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Unveiling the Journey: A Conversation with Patience Magodo

Meet our doctoral candidate, Patience Magodo, who has recently completed her academic journey with The DaVinci Institute. We recently engaged with Patience, and in this Q&A, she enlightens us about her career progression, her doctoral study, and what kept her going throughout the journey...



Founder and Managing Consultant of Tafadzwa Ne Chiedza Development Trust, Patience Magodo is an international banker and a certified lender. She has been working in the commercial banking industry for 23 years, locally in Zimbabwe, regionally in Africa, and internationally for an emerging market bank. She is now establishing regenerative agriculture in rural Zimbabwe through social banking for the economic benefit of smallholder farmers. Through intermediate and Afrocentric Nhimbe Technologies, she is pursuing poverty alleviation through technology justice, writing the new narrative on behalf of the small-scale farmer at the bottom of the pyramid. Patience also runs a for-profit social enterprise in Zimbabwe. Her business processes oilseeds, small grain-based breakfast cereal products, and dried fruit. The products it processes are organically cultivated and supplied by local small farms.


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Your thesis is entitled: “An integral ecosystem: A case study to holistically establish sustainable socio-economic development for smallholder farmers in Zimbabwe.” Please provide us with a blurb on the purpose of your research and its contribution.

The research sought to understand the causes of the abject poverty instigated by many issues in the smallholder farming community in Zimbabwe. The research trajectory focused on the importance of smallholder agriculture for ecosystem-based economic development, poverty reduction, and sustainable livelihood enhancement in Zimbabwe. The integral bottom-up methodology motivated the affected to determine the factors required to guide agriculture development to sustainably end or reduce poverty in Zimbabwe as the nation pursues the ambitious plan to become an upper-middle-class economy by 2030. Farmers at the bottom of the pyramid were given a safe space to write their stories and narratives and, through social innovations, contribute to the research and, more importantly, communally own the process and solutions to their daily felt challenges.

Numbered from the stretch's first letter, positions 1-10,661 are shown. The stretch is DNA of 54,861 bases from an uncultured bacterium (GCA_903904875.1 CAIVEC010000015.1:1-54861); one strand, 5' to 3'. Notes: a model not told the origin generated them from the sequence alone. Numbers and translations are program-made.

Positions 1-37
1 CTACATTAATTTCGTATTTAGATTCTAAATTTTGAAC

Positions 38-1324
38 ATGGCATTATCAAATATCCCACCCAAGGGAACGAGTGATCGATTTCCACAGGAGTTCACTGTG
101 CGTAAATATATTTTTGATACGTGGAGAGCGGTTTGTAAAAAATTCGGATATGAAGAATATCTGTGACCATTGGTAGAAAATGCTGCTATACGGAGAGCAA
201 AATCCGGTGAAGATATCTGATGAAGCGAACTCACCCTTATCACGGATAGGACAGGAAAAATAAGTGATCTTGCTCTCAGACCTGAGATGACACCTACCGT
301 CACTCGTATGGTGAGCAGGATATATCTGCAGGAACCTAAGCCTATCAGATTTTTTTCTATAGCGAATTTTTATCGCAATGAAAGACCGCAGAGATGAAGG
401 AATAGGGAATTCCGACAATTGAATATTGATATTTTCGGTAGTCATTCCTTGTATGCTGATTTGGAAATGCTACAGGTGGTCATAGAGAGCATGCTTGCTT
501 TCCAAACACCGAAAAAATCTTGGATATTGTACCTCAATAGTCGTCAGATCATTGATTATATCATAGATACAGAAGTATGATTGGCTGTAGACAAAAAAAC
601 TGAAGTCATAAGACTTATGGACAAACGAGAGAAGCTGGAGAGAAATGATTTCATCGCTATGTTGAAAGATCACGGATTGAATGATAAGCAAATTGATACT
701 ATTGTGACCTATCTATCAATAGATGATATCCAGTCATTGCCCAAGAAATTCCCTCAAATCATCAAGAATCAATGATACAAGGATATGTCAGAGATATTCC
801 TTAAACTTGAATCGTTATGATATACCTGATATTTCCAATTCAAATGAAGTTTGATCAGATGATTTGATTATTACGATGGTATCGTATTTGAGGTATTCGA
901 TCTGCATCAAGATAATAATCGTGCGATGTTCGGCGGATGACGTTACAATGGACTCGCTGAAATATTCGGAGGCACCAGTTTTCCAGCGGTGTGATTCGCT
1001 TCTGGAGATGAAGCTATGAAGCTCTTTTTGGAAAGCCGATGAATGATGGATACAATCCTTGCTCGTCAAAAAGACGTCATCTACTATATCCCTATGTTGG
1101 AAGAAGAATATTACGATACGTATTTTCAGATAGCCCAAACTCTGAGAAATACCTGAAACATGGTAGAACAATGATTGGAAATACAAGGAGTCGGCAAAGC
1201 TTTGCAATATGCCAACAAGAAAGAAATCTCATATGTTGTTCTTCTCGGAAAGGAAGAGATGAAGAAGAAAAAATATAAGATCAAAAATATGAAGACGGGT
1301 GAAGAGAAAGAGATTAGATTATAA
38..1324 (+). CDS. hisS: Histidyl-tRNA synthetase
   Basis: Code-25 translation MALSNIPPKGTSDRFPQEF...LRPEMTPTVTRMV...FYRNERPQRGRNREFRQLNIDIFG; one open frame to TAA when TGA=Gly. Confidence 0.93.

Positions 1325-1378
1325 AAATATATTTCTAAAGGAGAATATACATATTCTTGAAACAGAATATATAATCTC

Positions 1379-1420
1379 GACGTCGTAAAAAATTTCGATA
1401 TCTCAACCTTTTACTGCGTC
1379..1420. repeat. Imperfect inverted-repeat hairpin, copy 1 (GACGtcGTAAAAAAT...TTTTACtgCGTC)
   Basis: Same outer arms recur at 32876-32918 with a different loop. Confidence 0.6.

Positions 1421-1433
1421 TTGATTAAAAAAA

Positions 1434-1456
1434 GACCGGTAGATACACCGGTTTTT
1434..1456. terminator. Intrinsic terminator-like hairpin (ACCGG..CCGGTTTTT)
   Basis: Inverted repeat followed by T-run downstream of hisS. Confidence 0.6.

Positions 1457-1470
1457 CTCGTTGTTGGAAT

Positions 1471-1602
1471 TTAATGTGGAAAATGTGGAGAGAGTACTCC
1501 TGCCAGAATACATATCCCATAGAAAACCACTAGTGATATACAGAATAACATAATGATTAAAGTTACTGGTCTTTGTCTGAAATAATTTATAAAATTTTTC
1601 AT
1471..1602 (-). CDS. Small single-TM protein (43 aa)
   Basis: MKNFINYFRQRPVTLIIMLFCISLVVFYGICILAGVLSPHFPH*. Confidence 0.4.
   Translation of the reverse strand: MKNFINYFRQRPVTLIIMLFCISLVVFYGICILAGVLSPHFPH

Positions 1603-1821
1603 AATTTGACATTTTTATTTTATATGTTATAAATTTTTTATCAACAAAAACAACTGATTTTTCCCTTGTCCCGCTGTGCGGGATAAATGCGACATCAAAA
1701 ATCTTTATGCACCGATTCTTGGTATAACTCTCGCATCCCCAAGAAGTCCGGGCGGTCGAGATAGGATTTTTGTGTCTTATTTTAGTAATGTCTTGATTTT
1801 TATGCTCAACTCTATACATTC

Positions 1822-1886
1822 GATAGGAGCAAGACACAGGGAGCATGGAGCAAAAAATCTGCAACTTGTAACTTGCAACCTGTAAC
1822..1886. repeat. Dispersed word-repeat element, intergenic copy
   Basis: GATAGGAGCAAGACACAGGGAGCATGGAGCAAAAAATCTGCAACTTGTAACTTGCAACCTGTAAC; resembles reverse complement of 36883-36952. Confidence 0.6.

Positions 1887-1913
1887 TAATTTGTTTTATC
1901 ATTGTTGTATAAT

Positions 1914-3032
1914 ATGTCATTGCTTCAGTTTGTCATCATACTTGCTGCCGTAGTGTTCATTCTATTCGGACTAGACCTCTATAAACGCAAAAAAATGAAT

In a few words, describe your journey to completing your qualification.

The journey made me realise I will always be a learner, and there is so much benefit in collaborating with like-minded people for societal impact. The research journey challenged me on aspects like rootedness as an African and how, over time, by accepting socio-economic global systems as a people, we have short-changed ourselves. It's time to write our narrative unchecked and transform ourselves.


What would you say your three greatest attributes or characteristics are as a person that aided you on your journey?

- Passion for positive change.

- Innovative solution seeker.

- Love for communities.


How did your journey impact your way of thinking and (or) life?

I had many questions and deep-seated anguish arising from witnessing poverty wearing an African rural face, and the research proffered hope that poverty can be eradicated through social transformation and collaborations with other researchers and innovators. It is not a one-man job, and through multiple research networks and communities of practice, I am looking forward to more research work and innovative social learning that speaks to the common person.


What is next for you on your path of remarkability?

I look forward to deepening the integral research space with DaVinci. The journey has just begun. I hope, with DaVinci, to establish our Afrocentric research model rooted in the global South, as we have borrowed foreign-based research methodologies for too long. Three concepts arose from my research journey. I am furthering work on the following:


a) Universities as a centre of enterprise development in Africa and renovating the education curriculum of certain university degrees and curricula so that the adequacy of the Minimum Body Knowledge of students is impacted.


b) Establishment of the Heritage Communiversity for small-scale farming in Zimbabwe, and hopefully, it will one day develop into a regional ethos.


c) Development of intermediate technologies and mechanized farming to shift the mindset from employment to productive and sustainable livelihoods.


If you could advise a student embarking on this journey, what would it be?

Be yourself, be sincere in research, do not seek to justify a methodology, and just be content with interpreting results. Multidisciplinary research offers more ways of looking at issues and challenges the mind, demanding practical, socially transformative solutions, which Africa needs.

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